Tropical deforestation affects us all: it is responsible for an estimated 10 to 20 percent of the world’s annual greenhouse gas emissions, contributing significantly to climate change. It results in a drier climate and less available water, and dramatically reduces biodiversity.
In the short term, tropical deforestation through logging brings land owners in the global South the income they need to live. In order to halt deforestation, this benefit needs to be met – or preferably exceeded – by payments for conservation.
Because the impacts of deforestation are felt all over the world, it makes sense that these payments come from wealthier countries in the North. So why is this happening to such a limited extent? I wanted to understand deforestation and why the North does not pay the South to conserve. My findings, which I detail in the Journal of Economic Theory, shed light on the reasons and also reveal how the problem could be solved.
Why conservation fails
More than 30 percent of the planet is forest. Research shows that between 2000 and 2012, 2.3 million square kilometers of forest were lost and just 0.8 million gained; that’s an average loss of 125,000 square kilometers a year – the equivalent of 48 football fields every minute. Converting land from forest to agriculture or selling the wood to loggers brings the land owners immediate financial rewards.
Stripping forest doesn’t benefit everyone. According to the World Wildlife Fund, 1.6 billion people rely on the forests directly to live. Deforestation leads to the loss of biodiversity and of indigenous tribes’ homes. Deforestation also affects billions more people around the world indirectly, through its impact on climate change, water and nutrient cycling and food availability. The world’s benefit from conservation far outweighs the costs to the owner, such as the profit they lose by not logging. It would thus make sense for the wealthier North to simply pay the tropical countries in the South to conserve and protect their forests.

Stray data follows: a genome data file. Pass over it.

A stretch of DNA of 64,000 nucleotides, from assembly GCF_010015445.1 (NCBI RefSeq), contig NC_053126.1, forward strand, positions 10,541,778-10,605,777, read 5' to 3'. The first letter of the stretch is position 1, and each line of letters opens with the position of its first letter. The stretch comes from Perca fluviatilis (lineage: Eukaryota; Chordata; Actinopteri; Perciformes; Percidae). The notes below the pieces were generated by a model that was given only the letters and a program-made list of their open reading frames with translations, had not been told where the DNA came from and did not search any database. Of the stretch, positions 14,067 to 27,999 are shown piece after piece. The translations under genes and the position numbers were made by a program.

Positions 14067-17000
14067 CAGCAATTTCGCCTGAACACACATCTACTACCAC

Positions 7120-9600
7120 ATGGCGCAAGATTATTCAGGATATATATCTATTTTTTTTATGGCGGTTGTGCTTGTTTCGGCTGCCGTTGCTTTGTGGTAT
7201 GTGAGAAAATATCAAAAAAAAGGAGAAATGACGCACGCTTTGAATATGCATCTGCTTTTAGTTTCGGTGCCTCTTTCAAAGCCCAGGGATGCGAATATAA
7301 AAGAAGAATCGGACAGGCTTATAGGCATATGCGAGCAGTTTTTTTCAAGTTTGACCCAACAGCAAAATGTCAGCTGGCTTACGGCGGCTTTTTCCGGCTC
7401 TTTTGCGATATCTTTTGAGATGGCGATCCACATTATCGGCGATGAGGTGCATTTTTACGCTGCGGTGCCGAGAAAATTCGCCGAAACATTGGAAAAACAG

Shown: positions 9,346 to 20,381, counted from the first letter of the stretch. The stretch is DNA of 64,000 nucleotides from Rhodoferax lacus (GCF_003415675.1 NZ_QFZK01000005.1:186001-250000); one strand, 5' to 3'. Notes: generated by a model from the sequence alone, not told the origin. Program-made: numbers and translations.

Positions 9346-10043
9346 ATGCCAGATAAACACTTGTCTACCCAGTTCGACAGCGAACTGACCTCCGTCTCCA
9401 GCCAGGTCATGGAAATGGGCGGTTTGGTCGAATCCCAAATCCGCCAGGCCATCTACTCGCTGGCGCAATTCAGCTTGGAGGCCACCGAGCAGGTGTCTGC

Indeed, Northern stakeholders sometimes fund conservation in the South, either by “buying” the land to conserve with a one-off payment or by “leasing” the land through ongoing payments. But this approach is not widespread or at a grand scale.
The explanation may lay in the following fundamental contradiction: the North is willing to pay only if the owner is likely to log, but the owner does not log if it expects the North to pay.
This contradiction implies that in the “game” between the forest owner and a buyer potentially interested in paying for conservation, the forest will not be conserved with certainty. For the North to be willing to pay, there must be some chance that the forest will be logged soon, or gradually at a relatively fast rate. Also, if the North was certain to pay, the South would already conserve now; but as long as the South conserves, the North prefers to delay payment, contradicting the initial presumption.
Of course, the North and the South are not single entities; with multiple individual countries potentially interested in funding conservation, the problem only worsens. Each country simply waits to see if the others will pay first. To spur individual countries to pay in this situation, deforestation must be occurring at an even faster rate.
The importance of commitments and treaties
This research points to the cost of “time inconsistency”: the North wants to give the impression it will pay for conservation in the future in order to give the South an incentive to conserve today. But when that future arrives, the North wants to postpone payments. The solution must be for the North to credibly commit to pay in the future.
If the North committed to paying a sufficiently large compensation – one that is greater than the highest profit the owner could gain by ending conservation – the South would be motivated to conserve already today, since it must conserve now to have any conservation for future sale. Thus, the money need not be paid today, but for conservation to succeed, we must immediately set expectations on a positive trajectory.
Since the problem is one of time inconsistency, it is necessary for the North to tie its hands by pre-committing to pay for conservation in the future. One way to commit is to use third parties, or international treaties, that require countries to contribute to a fund to be used for compensating conservation. The fact that there are multiple countries interested in conservation can in this way be turned into an asset rather than being a liability. These findings suggest that the Paris Agreement on climate, being discussed at COP22 in Marrakech, can motivate immediate conservation by establishing such conservation funds.
Read the study
Elsevier has published this article open access:
Harstad, Bård: “The market for conservation and other hostages,” Journal of Economic Theory (November 2016)
The Journal of Economic Theory publishes original research on economic theory. JET is the leading journal among those specializing in economic theory. It is also one of nine core journals in all of economics. This journal is published by Elsevier.
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